—John Kereiff, The Rock Doctor, GONZO MAGAZINE, Canada
THIS GUY CAN HIT THE STRINGS!
Brad Vickers sings with a pop styled voice and plays guitar like a juke joint junkie as he rocks the blues with a team of Bill Rankin/dr, Margey Peters/b, Jim Davis/ts, VD King/bs, Dave Keyes/or and Mickey Junior/harp-voc in a cut and paste fashion of songs. With Junior’s harp, there’s some two stepping on “Stealin’ Stealin’” and shuffling on “Look A There Look A There.” Vickers picks out a winner on the boogie’d “Coast To Coast”, and his take on Jimmy Reed’s classic “Close Together”, and gets some earth-shattering tones out of his strings. On bottleneck, Vickers creates a rural mood on “Red Dust”, with his high tone voicings creating a sweet and sour contrast to the foreboding environs, whereas the title track bounces with some exquisite riffs. This guy can hit the strings!
—George W. Harris, JAZZ WEEKLY
THE STORY OF A LIFE THAT IS, ABOVE ALL, BLUES
“We could betray that we had not duly informed ourselves, and, think that the name of Brad Vickers was that of a new guitarist on the scene, if not a debut for the Vestapolitans. Nothing could be more wrong, because this record is actually the continuation of an autonomous work by one of those characters who are too often shadowed by the fame of the fathers with whom they had the honor of treading the stages, born with music, and part of it with all the naturalness of a native tongue. The result is another appreciable sound, witness to an experience more than that of the present, with a spontaneous blues...what remains on the line is most sincere, and this, the immutable trademark of the sounds of the origins, squarely within the confines of the style.”
—Matteo Fratti, IL BLUES, Italy
BROADMINDED PREWAR BLUES AND JAZZ!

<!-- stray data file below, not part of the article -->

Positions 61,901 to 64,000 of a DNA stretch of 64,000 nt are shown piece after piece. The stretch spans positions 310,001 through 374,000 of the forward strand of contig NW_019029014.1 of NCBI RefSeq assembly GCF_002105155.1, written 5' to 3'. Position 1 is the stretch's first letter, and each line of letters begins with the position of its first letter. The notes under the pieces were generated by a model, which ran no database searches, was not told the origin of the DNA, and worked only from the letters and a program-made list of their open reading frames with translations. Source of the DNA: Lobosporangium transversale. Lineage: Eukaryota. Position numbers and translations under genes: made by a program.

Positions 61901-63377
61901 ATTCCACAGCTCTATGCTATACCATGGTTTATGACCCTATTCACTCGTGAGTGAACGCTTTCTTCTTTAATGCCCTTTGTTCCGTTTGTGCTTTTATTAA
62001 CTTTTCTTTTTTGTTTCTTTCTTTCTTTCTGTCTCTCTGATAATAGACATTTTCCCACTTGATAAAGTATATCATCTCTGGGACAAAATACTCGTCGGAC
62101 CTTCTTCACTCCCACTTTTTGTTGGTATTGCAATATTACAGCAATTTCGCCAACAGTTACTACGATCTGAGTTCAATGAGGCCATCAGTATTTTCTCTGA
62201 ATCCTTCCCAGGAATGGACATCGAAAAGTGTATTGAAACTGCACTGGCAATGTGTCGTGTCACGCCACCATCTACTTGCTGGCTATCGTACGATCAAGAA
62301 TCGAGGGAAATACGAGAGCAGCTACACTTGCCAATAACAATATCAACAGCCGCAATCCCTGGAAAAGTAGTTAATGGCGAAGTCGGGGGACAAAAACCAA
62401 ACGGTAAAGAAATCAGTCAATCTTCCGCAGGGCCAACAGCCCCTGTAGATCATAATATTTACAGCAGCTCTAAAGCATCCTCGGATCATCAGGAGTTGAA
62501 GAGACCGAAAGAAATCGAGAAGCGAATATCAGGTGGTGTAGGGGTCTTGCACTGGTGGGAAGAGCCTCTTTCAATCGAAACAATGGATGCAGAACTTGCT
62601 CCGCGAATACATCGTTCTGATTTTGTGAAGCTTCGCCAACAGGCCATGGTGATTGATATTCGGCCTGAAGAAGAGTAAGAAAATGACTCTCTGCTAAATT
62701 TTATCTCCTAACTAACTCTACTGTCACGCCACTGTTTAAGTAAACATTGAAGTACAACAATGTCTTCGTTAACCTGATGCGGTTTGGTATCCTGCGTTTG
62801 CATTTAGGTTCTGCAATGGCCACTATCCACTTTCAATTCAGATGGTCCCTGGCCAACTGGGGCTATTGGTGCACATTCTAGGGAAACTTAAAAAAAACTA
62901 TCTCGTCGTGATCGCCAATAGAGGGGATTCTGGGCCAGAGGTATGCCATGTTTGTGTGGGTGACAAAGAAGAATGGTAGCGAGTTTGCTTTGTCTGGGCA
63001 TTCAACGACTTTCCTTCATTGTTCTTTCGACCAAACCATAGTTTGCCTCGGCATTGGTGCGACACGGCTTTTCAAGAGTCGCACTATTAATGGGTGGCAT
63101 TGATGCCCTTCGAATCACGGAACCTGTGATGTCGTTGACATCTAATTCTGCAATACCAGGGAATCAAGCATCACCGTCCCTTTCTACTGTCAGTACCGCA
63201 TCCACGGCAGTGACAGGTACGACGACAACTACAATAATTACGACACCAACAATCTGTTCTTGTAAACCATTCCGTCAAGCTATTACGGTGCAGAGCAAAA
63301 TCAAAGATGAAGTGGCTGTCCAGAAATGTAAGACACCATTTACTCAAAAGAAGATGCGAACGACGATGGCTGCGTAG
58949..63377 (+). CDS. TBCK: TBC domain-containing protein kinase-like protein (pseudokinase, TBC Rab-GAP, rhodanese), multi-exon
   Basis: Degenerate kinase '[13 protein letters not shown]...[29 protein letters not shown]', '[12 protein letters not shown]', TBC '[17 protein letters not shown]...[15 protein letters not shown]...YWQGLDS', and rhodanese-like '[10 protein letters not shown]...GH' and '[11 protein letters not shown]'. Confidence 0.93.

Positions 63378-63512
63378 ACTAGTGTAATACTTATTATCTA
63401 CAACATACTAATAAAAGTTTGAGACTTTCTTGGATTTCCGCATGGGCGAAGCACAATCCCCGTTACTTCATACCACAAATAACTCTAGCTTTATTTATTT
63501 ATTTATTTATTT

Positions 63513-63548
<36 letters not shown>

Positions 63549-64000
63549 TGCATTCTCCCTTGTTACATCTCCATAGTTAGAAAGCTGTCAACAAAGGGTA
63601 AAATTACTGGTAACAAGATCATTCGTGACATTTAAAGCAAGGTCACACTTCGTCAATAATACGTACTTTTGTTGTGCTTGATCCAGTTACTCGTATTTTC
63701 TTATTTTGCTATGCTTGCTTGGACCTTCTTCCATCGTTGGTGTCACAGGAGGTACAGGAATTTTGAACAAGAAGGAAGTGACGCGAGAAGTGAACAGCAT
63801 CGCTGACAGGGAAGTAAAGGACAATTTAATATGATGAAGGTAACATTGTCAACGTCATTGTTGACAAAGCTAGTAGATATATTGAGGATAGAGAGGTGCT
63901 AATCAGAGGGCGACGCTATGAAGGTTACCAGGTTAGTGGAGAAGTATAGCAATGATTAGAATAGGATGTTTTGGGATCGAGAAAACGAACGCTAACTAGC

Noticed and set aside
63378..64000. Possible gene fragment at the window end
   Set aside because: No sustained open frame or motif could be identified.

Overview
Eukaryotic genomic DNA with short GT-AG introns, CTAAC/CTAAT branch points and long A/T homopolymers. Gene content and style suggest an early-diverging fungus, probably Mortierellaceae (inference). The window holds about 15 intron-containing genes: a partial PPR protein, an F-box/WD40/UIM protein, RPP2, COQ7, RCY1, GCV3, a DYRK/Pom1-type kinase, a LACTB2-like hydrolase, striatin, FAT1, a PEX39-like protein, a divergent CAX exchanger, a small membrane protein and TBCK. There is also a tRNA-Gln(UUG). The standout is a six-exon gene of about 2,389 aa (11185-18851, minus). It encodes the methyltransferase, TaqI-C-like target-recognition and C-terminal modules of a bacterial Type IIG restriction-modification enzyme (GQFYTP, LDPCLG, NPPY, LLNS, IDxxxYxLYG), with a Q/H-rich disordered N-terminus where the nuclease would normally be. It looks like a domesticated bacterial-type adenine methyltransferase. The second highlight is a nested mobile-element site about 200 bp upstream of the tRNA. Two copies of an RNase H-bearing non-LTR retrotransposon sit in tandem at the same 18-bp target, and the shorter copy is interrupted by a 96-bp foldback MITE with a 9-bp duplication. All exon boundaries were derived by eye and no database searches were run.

This cohort of New Yorkers continue in the vein established over their first five releases: a full band, playing predominantly acoustically; a broadminded attitude toward styles, with a prewar blues and jazz feel often informing the music due only in part to the presence of staple jug and string infuences.
—Kevin Hardy, MAINSTREET BLUES, KCOR
NEW YORK NATIVE LOVES OLD-TIME BLUES!
New York native Brad loves old-time music, as the name of his group—which takes from a guitar tuning popular in the 1920s—implies. And all of the 11 tunes on “Twice As Nice”—four covers and seven originals—feature his seven-piece band and come across with the feel of a bygone era. Vickers knows the music well. Before launching the Vestapolitans in the mid-2000s, he enjoyed a lengthy career as a sideman with several of the biggest names in blues and roots, including Odetta, Chuck Berry, Rosco Gordon, among others. He and bassist Margey Peters share vocals in a set that mixes traditional blues, ragtime and more. Give a good listen to “Worried Life Blues”, the Big Maceo classic that was a regal part of Berry’s set, “Mississippi Swamp”, the driving “Coast to Coast”, the vocal duet “Red Dust”, Memphis Jug Band founder will Shade’s “Look A There Look A There”, and “Brooklyn Evenings.”
–Marty Gunther RED HOT & BLUES